Optimus covered stent: Advanced covered stent technology
for complex congenital heart disease
Gareth J. Morgan MB BaO BCh MPhil MRCPCH FSCAI
Matteo Ciuffreda MD
Isabella Spadoni MD
Joseph DeGiovanni MD FRCP FDCPCH
The Heart Institute, Children’s Hospital of
Colorado and University Hospital Colorado,
Aurora, Colorado, USA
Cardiovascular Department, “Papa Giovanni
XXIII” Hospital, Bergamo, Italy
Fondazione Regione Toscana G.
Monasterio, Massa, Pisa, Italy
Department of Pediatric Cardiology,
Birmingham Children’s Hospital,
Birmingham, United Kingdom
Gareth J. Morgan, The Heart Institute,
Children’s Hospital of Colorado, Anshutz
Medical Campus, Denver, CO 80045.
Aim: To assess the acute results of the first human use of the Optimus covered stent in complex
coarctation of the aorta.
Methods and Results: We successfully implanted the Optimus covered stent in eight cases in
patients whose preprocedural anatomy looked challenging for currently available covered stents. Six
of the patients had native coarctation with one recoarctation following surgical repair. There were
no significant complications with reduction in the mean invasive gradient from 22 to 1 mm Hg. The
length of stents used ranged from 33 to 57 mm with a median shortening after expansion of 13%.
Postprocedural follow-up with magnetic resonance imaging or computed tomography has not shown
evidence of fracture or migration or renarrowing. The median duration of follow-up is 10 months.
Conclusions: Preliminary results show that the Optimus covered stent is safe and efficacious for
use in patients with coarctation of challenging morphology. A systemic trial will be required to
evaluate this stent for more widespread practice.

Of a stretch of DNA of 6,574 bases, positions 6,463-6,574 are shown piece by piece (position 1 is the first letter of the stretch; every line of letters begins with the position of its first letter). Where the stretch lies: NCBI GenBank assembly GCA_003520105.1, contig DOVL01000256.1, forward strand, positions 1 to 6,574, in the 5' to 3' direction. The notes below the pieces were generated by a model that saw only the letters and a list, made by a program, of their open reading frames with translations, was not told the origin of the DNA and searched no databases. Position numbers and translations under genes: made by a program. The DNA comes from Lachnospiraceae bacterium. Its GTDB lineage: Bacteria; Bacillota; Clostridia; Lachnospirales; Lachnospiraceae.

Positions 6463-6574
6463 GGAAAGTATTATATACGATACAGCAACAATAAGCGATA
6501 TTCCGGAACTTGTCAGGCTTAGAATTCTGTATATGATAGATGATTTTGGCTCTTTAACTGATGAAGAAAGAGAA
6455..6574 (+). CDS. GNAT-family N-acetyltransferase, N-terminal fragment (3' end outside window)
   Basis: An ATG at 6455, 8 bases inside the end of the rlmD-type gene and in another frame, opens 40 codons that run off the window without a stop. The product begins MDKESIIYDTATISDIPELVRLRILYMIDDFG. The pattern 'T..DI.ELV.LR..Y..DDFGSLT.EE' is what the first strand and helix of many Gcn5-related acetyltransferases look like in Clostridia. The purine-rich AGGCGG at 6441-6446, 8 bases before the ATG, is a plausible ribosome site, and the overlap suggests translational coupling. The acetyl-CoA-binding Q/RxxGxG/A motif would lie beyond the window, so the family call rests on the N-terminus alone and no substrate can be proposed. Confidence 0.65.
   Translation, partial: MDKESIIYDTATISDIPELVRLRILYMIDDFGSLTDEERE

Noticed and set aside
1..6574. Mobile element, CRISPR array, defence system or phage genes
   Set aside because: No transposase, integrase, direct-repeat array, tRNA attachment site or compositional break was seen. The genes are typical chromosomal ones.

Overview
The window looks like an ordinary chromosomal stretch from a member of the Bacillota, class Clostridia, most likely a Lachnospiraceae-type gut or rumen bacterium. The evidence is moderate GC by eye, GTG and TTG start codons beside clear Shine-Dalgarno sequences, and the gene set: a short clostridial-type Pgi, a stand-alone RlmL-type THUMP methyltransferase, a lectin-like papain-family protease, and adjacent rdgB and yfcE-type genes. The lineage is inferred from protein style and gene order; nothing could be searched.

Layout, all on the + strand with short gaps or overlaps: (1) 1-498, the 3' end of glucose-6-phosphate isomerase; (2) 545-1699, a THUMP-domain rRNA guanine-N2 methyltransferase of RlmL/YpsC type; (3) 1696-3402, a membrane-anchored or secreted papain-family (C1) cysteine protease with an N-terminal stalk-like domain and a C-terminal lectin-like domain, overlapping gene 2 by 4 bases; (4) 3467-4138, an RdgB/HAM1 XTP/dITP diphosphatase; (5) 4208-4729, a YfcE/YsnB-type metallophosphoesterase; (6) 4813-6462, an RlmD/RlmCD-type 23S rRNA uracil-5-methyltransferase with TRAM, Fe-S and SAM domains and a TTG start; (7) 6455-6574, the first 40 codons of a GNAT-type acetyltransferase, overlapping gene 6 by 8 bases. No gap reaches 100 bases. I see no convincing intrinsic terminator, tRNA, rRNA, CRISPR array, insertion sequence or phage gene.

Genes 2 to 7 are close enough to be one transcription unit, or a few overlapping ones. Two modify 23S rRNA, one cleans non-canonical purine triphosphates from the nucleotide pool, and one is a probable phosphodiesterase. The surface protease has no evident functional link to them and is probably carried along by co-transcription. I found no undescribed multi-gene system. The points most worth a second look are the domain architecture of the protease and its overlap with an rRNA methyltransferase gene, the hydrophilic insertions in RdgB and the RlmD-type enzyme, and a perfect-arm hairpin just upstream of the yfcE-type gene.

coarctation of the aorta, congenital, innovation
Routine availability of covered stents should lead to an increased
confidence and application of stent implantation in complex coarctation
and right ventricular outflow tracts.
There remains concern about
the performance of NuMed’s Cheatham-Platinum (CP) (NuMed,
Hopkington, New York) stent in larger diameter vessels where
stretching of the polytetrafluoroethylene (PTFE) covering may lead to
relative malfunction of the stent. Occasionally in complex coarctation,
one needs to perforate through the PTFE membrane of a covered
stent. The behavior of the covering in response to intentional
perforation in order to reanimate head and neck vessels is unknown in
vitro or in vivo (although this technique has been performed clinically).
The response of the community to the large caliber Avanta V12
(Atrium, Mijdrecht, The Netherlands) stent has been varied with reports
of poor acute and medium term performance.
The Bentley BeGRAFT
(Bentley Innomed GmbH, Hechingen, Germany) has recently been CE
marked and may offer a covered stent alternative outside the United
States, but little has been published regarding this stent so far.
We describe procedural outcomes and early follow-up of the first
eight human implants of the Optimus covered stent in patients with
complex coarctation of the aorta.
PROCEDURAL METHODS AND RESULTS
The Optimus covered stent (AndraTec GmbH, Koblenz, Germany) rep-
resents a novel design of PTFE covered stent; available in a vast array
of sizes. Its basic design is very similar to a bare metal stent (Andras-
tent; Andramed GmBh, Reutlingen, Germany) which has had wide
usage in Europe.
The Optimus is a non-premounted, balloon expanda-
ble, hybrid cell design cobalt chromium stent sandwiched by PTFE
membranes which are thermally bonded to all of the metal struts of the
stent. One half of a row of cells remains uncovered at either end of the
stent (Figure 1). Its hybrid nature allows expansion to greater than
26 mm with acceptable shortening characteristics. The presence of
cobalt chromium in the stent’s construction promises good radial
strength and resistance to fracture. It is available in two sizes; L
2018 Wiley Periodicals, Inc. wileyonlinelibrary.com/journal/chd Congenital Heart Disease. 2018;13:458–462.
Received: 5 November 2017
Revised: 3 January 2018
Accepted: 14 January 2018